But beyond this, virtually all institutions involve roles that diversify people’s tasks and responsibilities. To jump from the correct and familiar insight that some divisions of labor are horrible so that institutions embodying them are unworthy, to more comprehensively claiming that no division of labor at all can be abided and therefore all institutions are unworthy, says that each individual must, in essence, either do everything for him or herself or at least only randomly seize on doing this and that without lasting institutional coordination with others. It rejects roles per se and leads to an anti-institutional, anti-social, and I think ultimately even anti-human stance.

So rather than solely rejecting imposed divisions of labor that are contrary to our aspirations, which would be fine, Zerzan argues all divisions of labor of any kind have to go.

Should we reject divisions of labor that relegate many to obedience and to rote boredom while privileging an elite few with empowering and engaging endeavors? Of course we should. About this Zerzan and I presumably agree. But the way to do this isn’t to have everyone do everything with no differentiation of different people’s responsibilities. And the way to do it is not to ignore that people have diverse tastes and inclinations and that they rightly wish to express these in their actions. And it is not to forego garnering the worthy gains that can accrue from taking advantage of skills and training.

Why throw out the baby of productivity and individuality/diversity with the bathwater of alienation/hierarchy? Why not divide tasks into jobs that are balanced for empowerment and quality of life implications (to eliminate hierarchy), and that are self-managed (to eliminate alienation and authoritarianism), even as they also respect different actor’s personal tastes (to further diversity and benefit from creativity)? Get rid of the hierarchy inducing aspects – the bathwater – of course. But keep the fulfilling and beneficial attention to different people’s preferences and the utilization of diversity to increase the breadth of our collective experiences and to also increase output and diminish required labor.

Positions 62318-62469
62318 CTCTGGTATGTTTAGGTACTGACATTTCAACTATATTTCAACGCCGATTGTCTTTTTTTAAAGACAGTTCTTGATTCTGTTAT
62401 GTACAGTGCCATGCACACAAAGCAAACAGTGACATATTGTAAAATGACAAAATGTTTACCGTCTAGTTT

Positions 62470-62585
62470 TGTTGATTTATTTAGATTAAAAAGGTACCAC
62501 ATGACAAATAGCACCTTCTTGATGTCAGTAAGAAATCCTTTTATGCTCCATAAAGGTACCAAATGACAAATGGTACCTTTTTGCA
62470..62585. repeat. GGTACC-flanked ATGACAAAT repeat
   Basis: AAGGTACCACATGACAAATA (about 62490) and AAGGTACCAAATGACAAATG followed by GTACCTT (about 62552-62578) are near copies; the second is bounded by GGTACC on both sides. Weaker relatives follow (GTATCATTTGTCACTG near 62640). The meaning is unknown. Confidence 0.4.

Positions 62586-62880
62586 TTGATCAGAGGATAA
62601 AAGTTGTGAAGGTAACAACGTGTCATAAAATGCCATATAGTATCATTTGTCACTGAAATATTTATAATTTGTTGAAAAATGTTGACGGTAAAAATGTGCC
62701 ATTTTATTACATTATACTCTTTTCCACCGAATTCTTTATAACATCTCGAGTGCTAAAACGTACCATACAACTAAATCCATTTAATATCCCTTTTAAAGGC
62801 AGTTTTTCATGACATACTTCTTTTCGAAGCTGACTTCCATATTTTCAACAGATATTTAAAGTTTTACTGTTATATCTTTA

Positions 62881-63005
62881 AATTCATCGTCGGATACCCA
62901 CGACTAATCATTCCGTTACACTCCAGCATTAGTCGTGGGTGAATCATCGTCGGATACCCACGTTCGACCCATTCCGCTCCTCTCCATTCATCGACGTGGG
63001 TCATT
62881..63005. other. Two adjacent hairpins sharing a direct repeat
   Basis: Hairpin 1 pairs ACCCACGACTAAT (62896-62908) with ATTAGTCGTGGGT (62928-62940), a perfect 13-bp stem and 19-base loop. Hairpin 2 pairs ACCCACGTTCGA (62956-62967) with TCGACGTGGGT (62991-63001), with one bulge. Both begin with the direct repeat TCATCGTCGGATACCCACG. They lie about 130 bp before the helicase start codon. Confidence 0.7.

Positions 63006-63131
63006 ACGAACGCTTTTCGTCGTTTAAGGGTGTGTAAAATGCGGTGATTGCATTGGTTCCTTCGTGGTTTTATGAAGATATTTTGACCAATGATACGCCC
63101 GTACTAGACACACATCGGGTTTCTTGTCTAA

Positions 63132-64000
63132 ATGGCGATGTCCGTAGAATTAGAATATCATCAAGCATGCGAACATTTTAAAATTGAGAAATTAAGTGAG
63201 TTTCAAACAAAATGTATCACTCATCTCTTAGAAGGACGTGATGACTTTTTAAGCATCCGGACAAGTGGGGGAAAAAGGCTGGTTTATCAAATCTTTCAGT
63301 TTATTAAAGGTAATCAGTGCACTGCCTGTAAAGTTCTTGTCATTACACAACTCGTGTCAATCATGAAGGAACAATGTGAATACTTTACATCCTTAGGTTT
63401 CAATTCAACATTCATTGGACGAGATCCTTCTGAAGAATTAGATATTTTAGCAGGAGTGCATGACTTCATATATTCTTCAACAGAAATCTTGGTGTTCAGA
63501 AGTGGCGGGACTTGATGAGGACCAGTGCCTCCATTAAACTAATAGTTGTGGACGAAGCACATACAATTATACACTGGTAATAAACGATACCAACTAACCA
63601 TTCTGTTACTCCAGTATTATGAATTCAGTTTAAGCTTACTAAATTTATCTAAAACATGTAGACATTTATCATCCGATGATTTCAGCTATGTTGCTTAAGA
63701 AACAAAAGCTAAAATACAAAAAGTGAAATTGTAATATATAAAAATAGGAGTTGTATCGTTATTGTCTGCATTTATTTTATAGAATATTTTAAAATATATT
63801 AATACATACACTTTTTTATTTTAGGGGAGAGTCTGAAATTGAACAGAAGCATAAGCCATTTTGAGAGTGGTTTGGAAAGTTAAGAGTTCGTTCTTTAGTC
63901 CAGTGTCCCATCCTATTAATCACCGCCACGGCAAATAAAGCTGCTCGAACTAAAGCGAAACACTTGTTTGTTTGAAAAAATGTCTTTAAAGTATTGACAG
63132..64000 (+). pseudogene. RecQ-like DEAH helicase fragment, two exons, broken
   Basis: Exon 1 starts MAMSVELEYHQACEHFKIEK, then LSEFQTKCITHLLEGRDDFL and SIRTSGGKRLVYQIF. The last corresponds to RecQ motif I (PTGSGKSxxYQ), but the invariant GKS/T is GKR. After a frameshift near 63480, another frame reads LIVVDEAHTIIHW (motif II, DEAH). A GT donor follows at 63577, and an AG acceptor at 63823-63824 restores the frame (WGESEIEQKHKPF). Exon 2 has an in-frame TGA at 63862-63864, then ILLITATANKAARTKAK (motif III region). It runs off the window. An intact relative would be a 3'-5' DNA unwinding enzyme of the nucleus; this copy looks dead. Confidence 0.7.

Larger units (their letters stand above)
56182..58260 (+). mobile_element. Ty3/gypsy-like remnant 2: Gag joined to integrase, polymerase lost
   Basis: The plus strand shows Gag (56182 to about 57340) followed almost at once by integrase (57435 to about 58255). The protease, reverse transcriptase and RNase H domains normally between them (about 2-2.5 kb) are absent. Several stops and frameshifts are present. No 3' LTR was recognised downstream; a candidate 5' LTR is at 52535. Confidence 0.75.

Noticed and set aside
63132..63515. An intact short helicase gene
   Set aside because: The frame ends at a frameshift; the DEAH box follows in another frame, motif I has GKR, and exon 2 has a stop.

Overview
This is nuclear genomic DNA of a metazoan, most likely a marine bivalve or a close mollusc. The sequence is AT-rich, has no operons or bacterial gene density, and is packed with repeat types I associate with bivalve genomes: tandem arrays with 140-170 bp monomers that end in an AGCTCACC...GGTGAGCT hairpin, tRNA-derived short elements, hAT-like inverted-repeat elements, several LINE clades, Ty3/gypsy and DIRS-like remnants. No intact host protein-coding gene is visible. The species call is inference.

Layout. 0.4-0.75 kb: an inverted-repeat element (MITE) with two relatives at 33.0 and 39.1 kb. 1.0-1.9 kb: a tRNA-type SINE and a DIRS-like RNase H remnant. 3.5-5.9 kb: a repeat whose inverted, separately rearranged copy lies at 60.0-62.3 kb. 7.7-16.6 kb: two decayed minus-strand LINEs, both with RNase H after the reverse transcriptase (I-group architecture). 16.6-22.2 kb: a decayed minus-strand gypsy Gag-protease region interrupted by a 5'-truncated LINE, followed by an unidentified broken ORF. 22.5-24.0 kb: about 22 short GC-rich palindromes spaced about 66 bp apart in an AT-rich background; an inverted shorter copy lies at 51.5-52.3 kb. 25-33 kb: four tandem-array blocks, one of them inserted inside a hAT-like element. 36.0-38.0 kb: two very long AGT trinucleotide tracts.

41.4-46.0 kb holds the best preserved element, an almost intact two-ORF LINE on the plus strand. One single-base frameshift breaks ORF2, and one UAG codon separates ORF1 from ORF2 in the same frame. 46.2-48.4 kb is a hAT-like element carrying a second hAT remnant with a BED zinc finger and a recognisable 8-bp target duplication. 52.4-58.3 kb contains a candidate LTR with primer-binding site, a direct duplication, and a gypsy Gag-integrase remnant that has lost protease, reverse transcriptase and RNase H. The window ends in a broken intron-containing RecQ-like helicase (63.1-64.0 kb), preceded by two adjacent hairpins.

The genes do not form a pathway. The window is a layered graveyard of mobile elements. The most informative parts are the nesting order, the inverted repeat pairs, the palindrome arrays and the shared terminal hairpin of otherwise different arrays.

So why does Zerzan pose the problem as no division of labor versus a bad division of labor (and similarly as no technology versus bad technology), rather than as a bad division of labor versus a good division of labor (or as bad technology versus good technology)?

One possible line of thought leading someone to propose such limiting polarities would be to notice the one thing that all divisions of labor (and all technologies) have in common, which is their being a human and social creation, and deciding that this commonality somehow inevitably infects them with harmful aspects. I am not sure Zerzan believes this, nor sure if it matters much, however, what he believes, because in any event, whether intended or not, this is the practical and intellectual implication of his stance.

Thus, Zerzan says, “it seems evident that industrialization and the factories could not be gotten rid of instantly, but equally clear that their liquidation must be pursued with all the vigor behind the rush of break-out. Such enslavement of people and nature must disappear forever, so that words like production and economy will have no meaning.”

In other words, we not only have to eliminate bad economic activity that divides us into unequal classes, that exploits us, that despoils us, or that degrades us, all of which I certainly agree with, but we have to eliminate economic activity tout court. It is human artifacts that must go, it seems. As with technology and division of labor, so with economy as a whole, we must opt for all or nothing.

No more production for Zerzan. No more workplaces. And what do we put in their place? Foraging, it seems, because that bears no mark of specifically human invention. So Zerzan rejects tools and roles, technologies and institutions, and even production and economy, but amazingly, he doesn’t stop there.

Zerzan takes this line of thought all the way to its ultimate destinations, going well beyond the confusions of more typical the “not so desirable anarchism” discussed earlier.

Zerzan rejects even language, for example. He tells us that in “the process of transforming all direct experience into the supreme symbolic expression, language, monopolizes life. Like ideology, language conceals and justifies, compelling us to suspend our doubts about its claim to validity. It is at the root of civilization, the dynamic code of civilization’s alienated nature. As the paradigm of ideology, language stands behind all of the massive legitimation necessary to hold civilization together. It remains for us to clarify what forms of nascent domination engendered this justification, made language necessary as a basic means of repression.”